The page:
It will be necessary to keep them in turpentine service to the beginner.
for two or three days, according to the nature of the I may state for "E. G. M.'s” satisfaction, that I object, and when taken out, place them on edge to
allow the turpentine to drain off; they should be * The length of the little creature, as far as it is now possible kept in this position for about an hour, when they to get at it, the skin having shrunk and become very dry, seems to be about 12 to 13 inches from the tip of the nose to
will be ready for fixing. Now take the bottle conthe end of the tail, from the tip of the nose to the crown of
taining the balsam, and drop on, close to the cover, the head about 2 inches, the front legs 14 inches and the
a small portion; it will be observed to rush between hinder ones about 2 inches long.
| the cover and slide, permeate the object, and drive
all the air before it. The slides may now be put on, lamp. As the balsam warms, the cover will gradually one side in a flat position for a day or so before they descend to its place without the least chance of air are subjected to heat; then place them on a tray, | bubbles being confined; a little gentle pressure and still in a flat position, and put them in the oven, , the cover will be secure. after the fire has been taken out; when, with two or | Clapham.
JAMES ROWLEY. three nights' baking, the balsam will become quite hard and the slides can be cleaned. For this operation I should recommend an old penknife blade with
DIATOMS. a sbarp point heated in the flame of the spirit lamp, | M ANY persons have heard of these beautiful and run round the cover; the balsam can then be
1 objects, and those who possess a microscope chipped off without the risk of chipping the cover. I have no doubt often wished to have specimens to The above method answers very well if you can
examine; and the object of this paper is to tell them depend upon the objects being thoroughly clean be
when, where, and how to collect and mount them in fore the cover is tied on, but with some this is un
the most advantageous manner. certain, as they require well pressing before the | The Diatomaceæ (for that is the name of the group fatty matter they contain can be got rid of. As a
I intend to describe) may be collected always, as more satisfactory plan I prefer the following.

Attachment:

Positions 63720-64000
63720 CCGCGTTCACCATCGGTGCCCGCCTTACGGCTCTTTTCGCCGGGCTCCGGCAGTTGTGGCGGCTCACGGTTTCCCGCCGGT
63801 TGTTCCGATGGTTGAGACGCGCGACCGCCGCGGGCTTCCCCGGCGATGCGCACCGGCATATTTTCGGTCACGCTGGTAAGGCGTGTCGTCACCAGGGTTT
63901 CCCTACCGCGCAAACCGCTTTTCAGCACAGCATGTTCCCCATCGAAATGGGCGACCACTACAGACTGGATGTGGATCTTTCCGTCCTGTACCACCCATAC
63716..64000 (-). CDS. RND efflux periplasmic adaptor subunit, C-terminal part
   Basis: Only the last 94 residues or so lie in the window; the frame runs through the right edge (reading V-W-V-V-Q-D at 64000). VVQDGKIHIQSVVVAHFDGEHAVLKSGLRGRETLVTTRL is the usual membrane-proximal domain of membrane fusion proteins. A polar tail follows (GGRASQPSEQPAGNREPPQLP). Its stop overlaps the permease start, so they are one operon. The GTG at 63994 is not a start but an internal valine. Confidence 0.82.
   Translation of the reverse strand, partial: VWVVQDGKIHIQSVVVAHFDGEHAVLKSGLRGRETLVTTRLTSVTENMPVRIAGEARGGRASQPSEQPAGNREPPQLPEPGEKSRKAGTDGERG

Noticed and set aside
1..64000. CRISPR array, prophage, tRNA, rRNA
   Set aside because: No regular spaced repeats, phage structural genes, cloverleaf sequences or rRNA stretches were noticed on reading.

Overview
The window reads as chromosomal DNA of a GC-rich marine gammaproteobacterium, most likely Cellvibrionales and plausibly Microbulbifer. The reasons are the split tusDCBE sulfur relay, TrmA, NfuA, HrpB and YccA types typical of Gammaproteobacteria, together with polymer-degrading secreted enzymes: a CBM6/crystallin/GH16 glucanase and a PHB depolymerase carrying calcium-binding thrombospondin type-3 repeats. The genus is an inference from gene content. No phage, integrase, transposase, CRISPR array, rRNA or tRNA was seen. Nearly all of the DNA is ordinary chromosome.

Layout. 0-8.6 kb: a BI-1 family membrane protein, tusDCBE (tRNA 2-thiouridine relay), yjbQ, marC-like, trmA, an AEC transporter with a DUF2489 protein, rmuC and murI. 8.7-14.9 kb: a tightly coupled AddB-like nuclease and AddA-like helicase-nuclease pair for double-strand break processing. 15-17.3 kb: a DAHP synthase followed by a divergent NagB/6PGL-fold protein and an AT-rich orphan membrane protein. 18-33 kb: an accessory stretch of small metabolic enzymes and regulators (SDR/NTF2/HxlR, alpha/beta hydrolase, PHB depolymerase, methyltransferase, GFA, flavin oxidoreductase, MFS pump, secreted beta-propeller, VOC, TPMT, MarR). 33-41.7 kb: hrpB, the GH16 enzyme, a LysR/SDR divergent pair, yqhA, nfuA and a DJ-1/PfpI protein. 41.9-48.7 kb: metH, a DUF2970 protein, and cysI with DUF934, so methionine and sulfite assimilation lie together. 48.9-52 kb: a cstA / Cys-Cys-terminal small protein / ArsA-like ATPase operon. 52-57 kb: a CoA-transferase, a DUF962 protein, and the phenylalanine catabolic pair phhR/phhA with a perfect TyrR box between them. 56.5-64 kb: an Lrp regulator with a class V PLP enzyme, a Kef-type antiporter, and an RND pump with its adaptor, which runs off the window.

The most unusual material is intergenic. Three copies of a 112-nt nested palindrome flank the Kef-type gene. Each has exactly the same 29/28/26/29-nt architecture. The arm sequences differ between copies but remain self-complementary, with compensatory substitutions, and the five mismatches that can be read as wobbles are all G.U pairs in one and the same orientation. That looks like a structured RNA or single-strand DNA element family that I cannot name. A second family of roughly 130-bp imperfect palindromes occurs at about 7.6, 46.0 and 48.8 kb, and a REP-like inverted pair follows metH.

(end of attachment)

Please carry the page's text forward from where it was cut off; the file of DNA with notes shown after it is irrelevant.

some one of the many varieties may be found in After my objects have soaked a sufficient time in
| almost any pond or brook; but the most beautiful the liquor potassa, I place them between two slides; are found in the mouths of tidal rivers, or in fossil by adopting this plan I can dry a dozen or more deposits. small objects at one time. I then press them with A diatom is characterized by having a flinty case one of the common wood clips, and when dry I or shell, beautifully marked with lines, or rows of remove them from the slide and immerse them in dots; but these are often so fine and close together turpentine. When they are ready for mounting, I that they cannot be distinguished, except with a "centre" them on the slides, and for this purpose I well-constructed instrument and high powers (a use a card-board template cut to the size of the slide 4-inch objective will do for most), and this has led (three inches by one inch), coloured black on one
to the employment of some of these as test-objects side, with the exception of a white disc in the centre,
-that is to say, that if one glass will define the which I leave about five-eighths of an inch in markings better than another it is considered more diameter. On the other side I colour the disc black | fit for scientific purposes; and so great is tbe difand leave the ground white; the black one I use for ference between the size and distance apart of the diatoms, &c., and the white one for entomological